Under the doctrine of the “independence of the central bank,” the central bank is expected to maintain a degree of independence from the central government, even though the central bank — along with the central government, state and local governments — is, part of the State. Recently, Donald Trump has complained that the Federal Reserve System under Jerome Powell, who Trump himself nominated, has been raising interest rates, thereby undermining the economic boom for which Trump has taken personal credit.
Trump fears that if the Powell Fed keeps raising interest rates, as they have indicated they will do, it will end the current business boom before the 2020 presidential election. Such a development would almost certainly doom — especially in view of the determination of the Party of Order to get rid of him “one way or another” — any hopes that Trump has for a second term. In the financial press, some commentators are drawing comparisons between the pressure that then-President Richard Nixon put on Arthur Burns — chairman of the Federal Reserve at the time — to maintain “easy money” through the 1972 election.
The Federal Reserve and Nixon
Nixon, much like Trump is today, was determined to maintain the business boom following the 1969-70 recession going through the 1972 election. Back then, Nixon feared that an election-year recession could cost him reelection. Nixon blamed the 1960-61 recession for his defeat by Senator John F. Kennedy in the 1960 U.S. presidential election. Today, it is a widely held belief that Arthur Burns, once highly respected among academic economists, made a huge mistake when he capitulated to Nixon’s pressure.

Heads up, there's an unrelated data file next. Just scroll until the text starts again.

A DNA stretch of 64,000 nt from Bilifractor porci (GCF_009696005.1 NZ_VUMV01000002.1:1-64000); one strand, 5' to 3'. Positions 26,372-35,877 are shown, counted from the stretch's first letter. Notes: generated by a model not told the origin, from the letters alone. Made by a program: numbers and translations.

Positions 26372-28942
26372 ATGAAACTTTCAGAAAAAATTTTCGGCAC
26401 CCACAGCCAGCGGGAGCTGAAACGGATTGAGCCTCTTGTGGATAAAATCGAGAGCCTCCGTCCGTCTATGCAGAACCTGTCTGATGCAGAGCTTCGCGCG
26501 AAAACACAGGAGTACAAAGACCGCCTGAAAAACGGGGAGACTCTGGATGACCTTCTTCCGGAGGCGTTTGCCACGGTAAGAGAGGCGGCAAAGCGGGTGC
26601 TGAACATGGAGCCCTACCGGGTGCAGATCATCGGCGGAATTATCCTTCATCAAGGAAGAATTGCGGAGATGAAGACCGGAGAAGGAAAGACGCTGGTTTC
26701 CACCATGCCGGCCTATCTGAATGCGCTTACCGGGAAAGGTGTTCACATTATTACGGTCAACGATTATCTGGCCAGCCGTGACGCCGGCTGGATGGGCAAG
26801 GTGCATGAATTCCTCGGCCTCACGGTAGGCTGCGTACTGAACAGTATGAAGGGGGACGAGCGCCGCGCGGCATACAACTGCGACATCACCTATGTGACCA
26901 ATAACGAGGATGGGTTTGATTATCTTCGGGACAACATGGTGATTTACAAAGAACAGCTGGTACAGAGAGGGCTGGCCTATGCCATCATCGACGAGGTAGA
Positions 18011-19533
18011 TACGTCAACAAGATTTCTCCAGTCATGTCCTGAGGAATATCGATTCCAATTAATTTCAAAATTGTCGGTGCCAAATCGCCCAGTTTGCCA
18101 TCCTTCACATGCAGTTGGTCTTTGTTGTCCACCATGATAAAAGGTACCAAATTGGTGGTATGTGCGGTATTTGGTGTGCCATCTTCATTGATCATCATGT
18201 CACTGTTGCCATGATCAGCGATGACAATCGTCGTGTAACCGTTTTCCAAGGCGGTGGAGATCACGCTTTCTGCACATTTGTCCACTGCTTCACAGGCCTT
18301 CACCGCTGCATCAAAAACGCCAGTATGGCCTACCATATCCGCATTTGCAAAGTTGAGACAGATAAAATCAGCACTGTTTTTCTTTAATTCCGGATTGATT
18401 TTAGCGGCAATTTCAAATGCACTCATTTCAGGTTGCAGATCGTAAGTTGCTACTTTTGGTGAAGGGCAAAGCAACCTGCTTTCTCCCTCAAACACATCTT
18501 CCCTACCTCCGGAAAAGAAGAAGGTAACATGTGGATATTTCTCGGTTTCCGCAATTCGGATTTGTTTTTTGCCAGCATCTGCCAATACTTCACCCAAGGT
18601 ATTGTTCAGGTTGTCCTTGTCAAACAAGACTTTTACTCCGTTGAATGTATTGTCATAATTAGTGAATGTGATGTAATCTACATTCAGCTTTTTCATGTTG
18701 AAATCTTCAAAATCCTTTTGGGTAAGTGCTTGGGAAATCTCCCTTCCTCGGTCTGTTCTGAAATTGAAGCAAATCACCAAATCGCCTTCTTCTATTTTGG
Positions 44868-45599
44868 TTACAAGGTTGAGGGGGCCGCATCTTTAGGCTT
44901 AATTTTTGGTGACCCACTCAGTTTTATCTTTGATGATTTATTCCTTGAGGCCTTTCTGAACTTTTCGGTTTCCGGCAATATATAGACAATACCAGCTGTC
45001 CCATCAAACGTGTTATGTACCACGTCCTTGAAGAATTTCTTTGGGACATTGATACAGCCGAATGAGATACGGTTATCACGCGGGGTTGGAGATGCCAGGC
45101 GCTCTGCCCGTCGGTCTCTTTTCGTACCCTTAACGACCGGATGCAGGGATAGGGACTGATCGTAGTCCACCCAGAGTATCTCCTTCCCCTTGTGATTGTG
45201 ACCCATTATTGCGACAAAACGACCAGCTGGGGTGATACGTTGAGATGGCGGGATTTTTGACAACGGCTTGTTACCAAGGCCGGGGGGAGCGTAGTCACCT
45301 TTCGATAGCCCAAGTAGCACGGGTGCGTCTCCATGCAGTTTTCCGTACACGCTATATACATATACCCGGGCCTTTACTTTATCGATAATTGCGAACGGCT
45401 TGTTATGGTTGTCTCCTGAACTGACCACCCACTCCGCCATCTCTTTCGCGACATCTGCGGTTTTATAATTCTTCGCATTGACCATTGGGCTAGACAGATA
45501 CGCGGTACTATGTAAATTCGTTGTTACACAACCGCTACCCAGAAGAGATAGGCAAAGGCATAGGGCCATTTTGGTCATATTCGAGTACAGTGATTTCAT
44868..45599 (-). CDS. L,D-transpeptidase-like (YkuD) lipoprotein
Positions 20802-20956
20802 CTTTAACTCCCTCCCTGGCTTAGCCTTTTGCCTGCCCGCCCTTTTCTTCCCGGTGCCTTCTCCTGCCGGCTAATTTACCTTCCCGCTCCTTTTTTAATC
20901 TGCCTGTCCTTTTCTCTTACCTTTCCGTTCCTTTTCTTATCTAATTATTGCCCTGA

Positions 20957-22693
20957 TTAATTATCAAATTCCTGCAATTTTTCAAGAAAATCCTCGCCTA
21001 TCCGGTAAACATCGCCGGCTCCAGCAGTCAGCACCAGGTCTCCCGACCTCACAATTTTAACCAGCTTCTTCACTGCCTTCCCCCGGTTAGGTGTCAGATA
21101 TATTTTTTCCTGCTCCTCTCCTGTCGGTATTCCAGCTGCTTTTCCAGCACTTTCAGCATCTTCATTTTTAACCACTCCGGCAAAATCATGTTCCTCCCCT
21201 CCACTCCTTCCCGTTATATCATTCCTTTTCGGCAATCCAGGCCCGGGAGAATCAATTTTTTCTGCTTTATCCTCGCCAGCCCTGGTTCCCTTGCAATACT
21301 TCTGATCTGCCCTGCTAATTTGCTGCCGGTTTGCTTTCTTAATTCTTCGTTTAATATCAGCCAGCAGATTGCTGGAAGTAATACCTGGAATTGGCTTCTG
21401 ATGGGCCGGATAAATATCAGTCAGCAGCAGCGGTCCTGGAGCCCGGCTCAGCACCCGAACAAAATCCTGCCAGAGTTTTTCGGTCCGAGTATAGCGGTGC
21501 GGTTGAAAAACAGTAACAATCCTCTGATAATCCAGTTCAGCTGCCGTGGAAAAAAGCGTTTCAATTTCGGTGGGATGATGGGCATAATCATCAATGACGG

What is often forgotten by economic historians today is that in 1972 Nixon was the darling of Wall Street and the U.S. ruling class in general. The U.S. capitalist class, with very few exceptions, very much wanted Nixon to defeat by the largest margin possible Democratic candidate for President Senator George McGovern (1922-2012). McGovern was seen in ruling-class circles as much too far to the left to be president, much as they see Bernie Sanders today.
Therefore, it is perhaps a little unfair to put all the blame on Burns for the Fed’s reckless “easy money” policies of 1972. As far as the election of 1972 was concerned, the Burns Fed achieved its goal of keeping the boom going, thus helping Nixon win the 1972 election by a landslide.
Shortly after the election, however, the situation for the Nixon administration began to unravel both economically and politically. Thanks to Burns’ easy-money policy, the dollar plunged against gold and other currencies and inflation took off, forcing the Fed to reverse course. By the end of 1973, the U.S. economy was entering a recession that turned out to be the worse recession between the Great Depression of the 1930s and the Great Recession of 2007-09.